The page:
Tuesday, 6 February 2007

Council of State Approves Death Penalty Protocol

Council of State Approves Death Penalty Protocol

Death Row, Death Penalty, Execution (Generic)
The Council of State approved a revised plan Tuesday set forth by the state Department of Correction for carrying out the death penalty in North Carolina.

The controversy centers around the role doctors play in the death chamber. The state Medical Board ruled that doctors can be present for executions, but they cannot participate. The state Department of Correction released a protocol that appears to clash with that ruling.

Several members of the Council of State were concerned about being bought into the death penalty debate.

"This body is not equipped to conduct a policy discussion. I don't know a better way to make that point other than we aren't even allowed to hear to people," said State Treasurer Richard Moore.

"I don't find that we don't have jurisdiction to even get into an issue like this," said State Insurance Commissioner Jim Long. "I'm very concerned about the Council of State trying to override the state Medical Board."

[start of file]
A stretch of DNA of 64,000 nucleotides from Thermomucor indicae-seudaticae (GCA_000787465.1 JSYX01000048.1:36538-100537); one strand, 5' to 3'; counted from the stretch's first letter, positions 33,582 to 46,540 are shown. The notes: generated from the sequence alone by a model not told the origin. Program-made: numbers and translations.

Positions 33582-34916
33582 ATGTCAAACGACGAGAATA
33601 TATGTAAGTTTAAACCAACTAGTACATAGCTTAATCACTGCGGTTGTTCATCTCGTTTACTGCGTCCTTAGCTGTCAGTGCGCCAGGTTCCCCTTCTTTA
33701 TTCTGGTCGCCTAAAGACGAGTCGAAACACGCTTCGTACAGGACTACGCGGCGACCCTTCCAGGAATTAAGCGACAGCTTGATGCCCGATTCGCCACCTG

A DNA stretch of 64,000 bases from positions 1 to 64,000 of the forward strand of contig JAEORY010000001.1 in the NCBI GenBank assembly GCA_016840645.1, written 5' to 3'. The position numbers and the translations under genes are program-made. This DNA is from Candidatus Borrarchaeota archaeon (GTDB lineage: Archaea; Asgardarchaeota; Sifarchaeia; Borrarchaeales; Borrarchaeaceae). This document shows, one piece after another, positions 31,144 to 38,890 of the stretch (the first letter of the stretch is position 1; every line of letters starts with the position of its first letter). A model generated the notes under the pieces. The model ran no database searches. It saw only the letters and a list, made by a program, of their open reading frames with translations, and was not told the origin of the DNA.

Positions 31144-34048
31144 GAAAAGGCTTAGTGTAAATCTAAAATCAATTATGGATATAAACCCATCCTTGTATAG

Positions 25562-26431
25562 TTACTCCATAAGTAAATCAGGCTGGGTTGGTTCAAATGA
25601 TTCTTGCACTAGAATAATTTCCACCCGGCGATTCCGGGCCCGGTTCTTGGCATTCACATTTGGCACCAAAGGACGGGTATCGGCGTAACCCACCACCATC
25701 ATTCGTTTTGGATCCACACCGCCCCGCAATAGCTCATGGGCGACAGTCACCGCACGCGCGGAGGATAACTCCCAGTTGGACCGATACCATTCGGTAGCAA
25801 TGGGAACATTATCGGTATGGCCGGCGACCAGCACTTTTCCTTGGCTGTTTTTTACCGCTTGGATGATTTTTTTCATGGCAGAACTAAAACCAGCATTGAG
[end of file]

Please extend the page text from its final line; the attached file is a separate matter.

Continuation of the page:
In the end, the Council of State approved the state Department of Correction's protocol, which calls on a doctor to monitor the condemned inmate's body functions and notify the warden if it appears the prisoner is suffering. At that point, the execution would be stopped.

Long, along with Secretary of State Elaine Marshall and state Superintendent of Public Instruction June Atkinson, voted against the revised plan.

So far, the controversy has put three scheduled executions on hold. Attorneys for death row inmates said they were frustrated with the Council of State's decision.

"The way things have been done today is backwards," said attorney Ann Groninger. "Here we are presenting a protocol to the Council of State, which is in conflict with the statute authorizing the medical board to regulate the practice of medicine."

Gov. Mike Easley said Tuesday's vote was necessary to move the issue along so it can go to the courts and then back to the Legislature. Easley said he does not expect executions in North Carolina to resume anytime soon.

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